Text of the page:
Albania

Employer of Record (EOR) in Albania

Only 399 EUR per employee per month

Rivermate's Employer of Record (EOR) solution helps companies hire remote employees in Albania . We take care of global payroll, taxes, benefits, compliance and HR activities. So you can focus on growing your business. Our Employer of Record (EOR) solution is beneficial to companies that want to hire remote employees in a breeze. On this page you will find employment information for Albania.

Employer of Record people
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Currency
Albanian Lek
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Capital
Tirana
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Region
Europe
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Language
Albanian
Hire remote employees
Population
2877797
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GDP
$13.04 billion
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GDP growth
0.0384
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Ease of doing business
67.7
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World GDP share
0.0002

1. Grow your team in Albania with Rivermate as your Employer of Record (EOR) / PEO

Payroll, benefits, taxes, and compliance can be difficult to manage in Albania , particularly if you don't have established local relationships. You can hire employees in Albania effectively, conveniently, and in full compliance with all relevant labor laws using Rivermate's global Employer of Record (EOR) solution. We handle the responsibilities and legal risks associated with foreign employment so you can concentrate on growing your company.

2. Summary

Albania, formally the Republic of Albania, is a nation in Southeastern Europe. It is situated on the Adriatic and Ionian Seas within the Mediterranean Sea and has land boundaries with Montenegro to the northwest, Kosovo to the northeast, North Macedonia to the east, and Greece to the south. Tirana is the capital and biggest city, followed by Durrës, Vlorë, and Shkodër.

Albania, with a land area of 28,748 square kilometers, has a variety of meteorological, geological, hydrological, and morphological characteristics (11,100 sq mi). It has a diverse terrain, with snow-capped mountains in the Albanian Alps, as well as the Korab, Skanderbeg, Pindus, and Ceraunian Mountains, to the hot and sunny coastlines of the Albanian Adriatic and Ionian Seas along the Mediterranean Sea.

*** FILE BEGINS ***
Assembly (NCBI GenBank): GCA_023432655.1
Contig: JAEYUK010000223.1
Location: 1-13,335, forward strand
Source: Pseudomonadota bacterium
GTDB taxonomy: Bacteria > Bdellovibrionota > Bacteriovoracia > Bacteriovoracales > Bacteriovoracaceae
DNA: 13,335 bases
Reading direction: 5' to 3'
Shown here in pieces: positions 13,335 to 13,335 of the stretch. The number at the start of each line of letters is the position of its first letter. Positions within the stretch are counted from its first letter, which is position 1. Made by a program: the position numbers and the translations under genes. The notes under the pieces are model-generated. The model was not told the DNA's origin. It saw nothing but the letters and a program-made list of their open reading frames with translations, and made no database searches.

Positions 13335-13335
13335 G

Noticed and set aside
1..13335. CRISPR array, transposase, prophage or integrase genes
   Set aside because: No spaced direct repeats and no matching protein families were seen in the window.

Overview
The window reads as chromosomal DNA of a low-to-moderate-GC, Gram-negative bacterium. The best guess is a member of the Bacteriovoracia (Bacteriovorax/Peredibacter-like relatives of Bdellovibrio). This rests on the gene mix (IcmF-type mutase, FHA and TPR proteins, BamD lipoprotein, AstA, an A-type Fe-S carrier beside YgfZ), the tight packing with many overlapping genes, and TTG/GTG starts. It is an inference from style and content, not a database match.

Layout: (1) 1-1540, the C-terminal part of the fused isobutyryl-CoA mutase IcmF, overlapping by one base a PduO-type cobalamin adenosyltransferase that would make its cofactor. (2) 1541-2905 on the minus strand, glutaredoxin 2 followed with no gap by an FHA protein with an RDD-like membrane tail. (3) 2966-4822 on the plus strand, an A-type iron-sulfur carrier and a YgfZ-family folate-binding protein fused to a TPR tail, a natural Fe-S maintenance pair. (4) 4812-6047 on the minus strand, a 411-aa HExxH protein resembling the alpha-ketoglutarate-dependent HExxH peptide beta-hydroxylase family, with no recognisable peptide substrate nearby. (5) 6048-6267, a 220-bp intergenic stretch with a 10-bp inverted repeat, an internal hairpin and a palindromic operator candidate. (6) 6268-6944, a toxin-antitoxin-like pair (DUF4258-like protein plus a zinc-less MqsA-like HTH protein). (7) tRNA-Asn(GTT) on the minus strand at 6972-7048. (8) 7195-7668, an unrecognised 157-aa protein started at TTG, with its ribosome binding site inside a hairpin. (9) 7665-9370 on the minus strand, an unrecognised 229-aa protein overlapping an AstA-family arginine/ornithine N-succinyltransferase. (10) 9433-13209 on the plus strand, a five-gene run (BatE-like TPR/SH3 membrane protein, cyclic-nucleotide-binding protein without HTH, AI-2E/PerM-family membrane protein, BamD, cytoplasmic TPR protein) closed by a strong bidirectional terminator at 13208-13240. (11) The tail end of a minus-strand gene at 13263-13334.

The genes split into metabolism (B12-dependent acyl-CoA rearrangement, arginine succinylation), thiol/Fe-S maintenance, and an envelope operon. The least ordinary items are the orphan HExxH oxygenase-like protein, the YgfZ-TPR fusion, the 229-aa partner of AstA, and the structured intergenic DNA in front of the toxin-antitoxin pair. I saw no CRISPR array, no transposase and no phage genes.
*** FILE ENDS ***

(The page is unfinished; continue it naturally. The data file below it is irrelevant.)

Albania has been inhabited by several civilizations throughout antiquity, including the Illyrians, Thracians, Greeks, Romans, Byzantines, Venetians, and Ottomans. In the 12th century, Albanians created the independent Principality of Arbër. The Kingdom of Albania and the Principality of Albania arose during the 13th and 14th centuries. Prior to the Ottoman invasion of Albania in the 15th century, Albanian resistance to Ottoman advance into Europe headed by Skanderbeg earned them praise across much of Europe. Albania was ruled by the Ottomans for over five centuries, during which time numerous Albanians (known as Arnauts) rose to prominent positions across the empire, particularly in the Southern Balkans and Egypt. Cultural advancements, credited mainly to Albanians gaining spiritual and intellectual vigor throughout the 18th and 19th centuries, definitively led to the Albanian Renaissance. After defeating the Ottomans in the Balkan Wars, Albania proclaimed independence in 1912. The Kingdom of Albania was conquered by Italy in the twentieth century, which founded Greater Albania before becoming a protectorate of Nazi Germany. After World War II, Enver Hoxha established the People's Socialist Republic of Albania, which was patterned after Hoxhaism. The Revolutions of 1991 resulted in the collapse of communism in Albania and, subsequently, the foundation of the modern Republic of Albania.